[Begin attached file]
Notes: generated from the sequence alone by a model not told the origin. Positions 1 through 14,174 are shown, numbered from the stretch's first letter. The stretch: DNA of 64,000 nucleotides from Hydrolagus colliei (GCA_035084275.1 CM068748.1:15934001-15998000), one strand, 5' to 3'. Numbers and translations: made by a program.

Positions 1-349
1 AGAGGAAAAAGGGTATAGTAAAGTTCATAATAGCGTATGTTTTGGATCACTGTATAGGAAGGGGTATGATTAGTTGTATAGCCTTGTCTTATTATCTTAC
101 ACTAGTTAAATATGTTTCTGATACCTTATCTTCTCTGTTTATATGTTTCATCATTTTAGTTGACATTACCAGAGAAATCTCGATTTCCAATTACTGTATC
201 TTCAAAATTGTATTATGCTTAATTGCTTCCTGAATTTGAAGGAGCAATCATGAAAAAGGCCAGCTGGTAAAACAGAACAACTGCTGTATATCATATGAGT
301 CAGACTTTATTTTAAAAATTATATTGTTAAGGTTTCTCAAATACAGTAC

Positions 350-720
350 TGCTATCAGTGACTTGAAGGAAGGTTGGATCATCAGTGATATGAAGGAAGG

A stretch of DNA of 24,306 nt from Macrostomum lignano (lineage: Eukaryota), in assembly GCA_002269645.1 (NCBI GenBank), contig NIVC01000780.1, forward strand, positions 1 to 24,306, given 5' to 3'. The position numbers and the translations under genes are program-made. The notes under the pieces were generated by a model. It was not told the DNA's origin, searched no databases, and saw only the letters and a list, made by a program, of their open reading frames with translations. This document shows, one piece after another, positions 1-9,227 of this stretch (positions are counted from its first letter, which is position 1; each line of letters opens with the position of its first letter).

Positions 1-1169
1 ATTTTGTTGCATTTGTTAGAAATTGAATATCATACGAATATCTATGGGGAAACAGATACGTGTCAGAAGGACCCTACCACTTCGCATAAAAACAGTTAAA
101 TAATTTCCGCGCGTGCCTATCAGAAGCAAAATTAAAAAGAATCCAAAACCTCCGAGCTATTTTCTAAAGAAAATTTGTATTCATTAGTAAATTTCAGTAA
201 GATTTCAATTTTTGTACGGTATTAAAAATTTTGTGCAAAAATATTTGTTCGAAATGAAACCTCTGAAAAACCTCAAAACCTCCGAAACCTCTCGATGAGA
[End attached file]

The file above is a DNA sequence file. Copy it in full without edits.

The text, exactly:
Notes: generated from the sequence alone by a model not told the origin. Positions 1 through 14,174 are shown, numbered from the stretch's first letter. The stretch: DNA of 64,000 nucleotides from Hydrolagus colliei (GCA_035084275.1 CM068748.1:15934001-15998000), one strand, 5' to 3'. Numbers and translations: made by a program.

Positions 1-349
1 AGAGGAAAAAGGGTATAGTAAAGTTCATAATAGCGTATGTTTTGGATCACTGTATAGGAAGGGGTATGATTAGTTGTATAGCCTTGTCTTATTATCTTAC
101 ACTAGTTAAATATGTTTCTGATACCTTATCTTCTCTGTTTATATGTTTCATCATTTTAGTTGACATTACCAGAGAAATCTCGATTTCCAATTACTGTATC
201 TTCAAAATTGTATTATGCTTAATTGCTTCCTGAATTTGAAGGAGCAATCATGAAAAAGGCCAGCTGGTAAAACAGAACAACTGCTGTATATCATATGAGT
301 CAGACTTTATTTTAAAAATTATATTGTTAAGGTTTCTCAAATACAGTAC

Positions 350-720
350 TGCTATCAGTGACTTGAAGGAAGGTTGGATCATCAGTGATATGAAGGAAGG

A stretch of DNA of 24,306 nt from Macrostomum lignano (lineage: Eukaryota), in assembly GCA_002269645.1 (NCBI GenBank), contig NIVC01000780.1, forward strand, positions 1 to 24,306, given 5' to 3'. The position numbers and the translations under genes are program-made. The notes under the pieces were generated by a model. It was not told the DNA's origin, searched no databases, and saw only the letters and a list, made by a program, of their open reading frames with translations. This document shows, one piece after another, positions 1-9,227 of this stretch (positions are counted from its first letter, which is position 1; each line of letters opens with the position of its first letter).

Positions 1-1169
1 ATTTTGTTGCATTTGTTAGAAATTGAATATCATACGAATATCTATGGGGAAACAGATACGTGTCAGAAGGACCCTACCACTTCGCATAAAAACAGTTAAA
101 TAATTTCCGCGCGTGCCTATCAGAAGCAAAATTAAAAAGAATCCAAAACCTCCGAGCTATTTTCTAAAGAAAATTTGTATTCATTAGTAAATTTCAGTAA
201 GATTTCAATTTTTGTACGGTATTAAAAATTTTGTGCAAAAATATTTGTTCGAAATGAAACCTCTGAAAAACCTCAAAACCTCCGAAACCTCTCGATGAGA